Eva Freund...“So, if you went to E Street and 7th, there was not military there, or no military to speak of. If you went up Georgia Avenue, there was certainly – which is what 7th Street extended – there was certainly no military there. And that’s where most of t – that where the burning of buildings started and the break-ins started. All businesses were attached. And the black businesses owners were hanging signs or painting on their window “Black Owned Business.’ Sometimes that saved them and sometimes it did not. It depended on the kind of business. Mostly those windows were broken in by youngster – well, young people who wanted to steal. Because it is an opportunity to get a suit you couldn’t afford or a bicycle you couldn’t afford.

1971-05-03 16:56:26

May Day Protest

Florence Isbell... "But of course, one of the big things that got thrown in your lap were the anti-war protests, where thousands of people were arrested by police, and they all had a case of unlawful arrest... Yes, we would bless the police chief every day, first of all for arresting 15,000 people, which was just impossible for the police to handle, and every day they would make some sort of a statement and give us an opportunity to make a much better statement about freedom, democracy. They were talking about how many people were arrested. We were talking about the glories of God who gives us the right to vote, blah, blah, blah, blah, blah. So it was a wonderful, wonderful opportunity for anybody to get into the papers every day. And I had people working on statements to make almost every hour that were not related to anything but were rousing."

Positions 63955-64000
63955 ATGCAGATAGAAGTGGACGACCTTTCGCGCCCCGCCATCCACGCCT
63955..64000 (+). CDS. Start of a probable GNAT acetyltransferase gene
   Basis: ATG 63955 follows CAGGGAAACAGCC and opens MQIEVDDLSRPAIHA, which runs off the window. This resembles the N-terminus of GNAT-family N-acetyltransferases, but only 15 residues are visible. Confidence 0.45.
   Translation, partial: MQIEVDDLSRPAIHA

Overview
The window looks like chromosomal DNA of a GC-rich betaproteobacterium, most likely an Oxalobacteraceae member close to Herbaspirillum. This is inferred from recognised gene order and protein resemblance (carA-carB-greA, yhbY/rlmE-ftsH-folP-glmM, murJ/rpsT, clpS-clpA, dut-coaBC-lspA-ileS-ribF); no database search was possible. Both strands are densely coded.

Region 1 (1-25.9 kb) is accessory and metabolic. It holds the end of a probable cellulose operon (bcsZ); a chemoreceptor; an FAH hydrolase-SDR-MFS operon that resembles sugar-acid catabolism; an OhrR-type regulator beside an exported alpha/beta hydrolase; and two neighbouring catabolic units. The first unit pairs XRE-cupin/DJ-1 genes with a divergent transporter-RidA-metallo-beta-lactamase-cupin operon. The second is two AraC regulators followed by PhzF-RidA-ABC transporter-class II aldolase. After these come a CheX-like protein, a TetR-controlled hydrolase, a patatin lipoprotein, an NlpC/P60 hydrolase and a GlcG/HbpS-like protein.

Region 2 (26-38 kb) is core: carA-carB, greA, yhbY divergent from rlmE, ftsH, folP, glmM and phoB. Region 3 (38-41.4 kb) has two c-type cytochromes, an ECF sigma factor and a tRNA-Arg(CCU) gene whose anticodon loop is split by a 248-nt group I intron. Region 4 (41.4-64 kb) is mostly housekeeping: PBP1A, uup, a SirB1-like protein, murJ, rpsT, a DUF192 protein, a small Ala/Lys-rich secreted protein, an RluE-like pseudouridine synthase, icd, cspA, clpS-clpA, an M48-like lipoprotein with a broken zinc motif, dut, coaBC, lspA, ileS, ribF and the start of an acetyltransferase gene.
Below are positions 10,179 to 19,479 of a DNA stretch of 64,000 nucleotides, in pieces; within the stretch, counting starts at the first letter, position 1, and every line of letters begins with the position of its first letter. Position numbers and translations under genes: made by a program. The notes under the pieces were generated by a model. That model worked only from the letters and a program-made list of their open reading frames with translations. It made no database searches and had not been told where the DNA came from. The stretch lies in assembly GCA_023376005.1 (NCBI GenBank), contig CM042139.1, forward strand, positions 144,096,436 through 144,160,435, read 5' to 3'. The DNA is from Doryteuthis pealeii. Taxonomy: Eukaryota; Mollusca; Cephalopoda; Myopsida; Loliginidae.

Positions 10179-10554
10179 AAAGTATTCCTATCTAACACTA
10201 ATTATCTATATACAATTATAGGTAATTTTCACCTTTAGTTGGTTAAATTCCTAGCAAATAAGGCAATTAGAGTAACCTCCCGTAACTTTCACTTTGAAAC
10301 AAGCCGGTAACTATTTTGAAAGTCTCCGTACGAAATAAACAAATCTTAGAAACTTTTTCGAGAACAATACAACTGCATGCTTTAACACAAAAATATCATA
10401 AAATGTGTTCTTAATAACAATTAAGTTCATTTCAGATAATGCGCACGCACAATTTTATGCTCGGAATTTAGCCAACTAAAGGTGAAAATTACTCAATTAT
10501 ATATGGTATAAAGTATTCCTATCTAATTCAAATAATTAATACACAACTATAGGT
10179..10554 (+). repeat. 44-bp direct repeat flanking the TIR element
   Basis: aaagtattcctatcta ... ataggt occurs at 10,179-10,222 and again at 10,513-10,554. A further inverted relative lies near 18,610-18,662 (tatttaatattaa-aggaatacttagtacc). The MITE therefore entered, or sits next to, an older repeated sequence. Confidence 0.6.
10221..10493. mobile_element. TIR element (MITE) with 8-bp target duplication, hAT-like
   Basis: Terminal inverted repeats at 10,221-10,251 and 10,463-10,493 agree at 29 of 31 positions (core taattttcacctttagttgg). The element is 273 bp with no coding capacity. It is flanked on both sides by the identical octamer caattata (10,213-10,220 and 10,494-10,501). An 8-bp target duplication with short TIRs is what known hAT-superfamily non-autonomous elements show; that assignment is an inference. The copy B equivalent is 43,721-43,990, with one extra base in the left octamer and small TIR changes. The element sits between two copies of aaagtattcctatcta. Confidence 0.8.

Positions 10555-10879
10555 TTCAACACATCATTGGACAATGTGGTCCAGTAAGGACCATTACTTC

1973-04-04 00:00:00

Home Rule for the District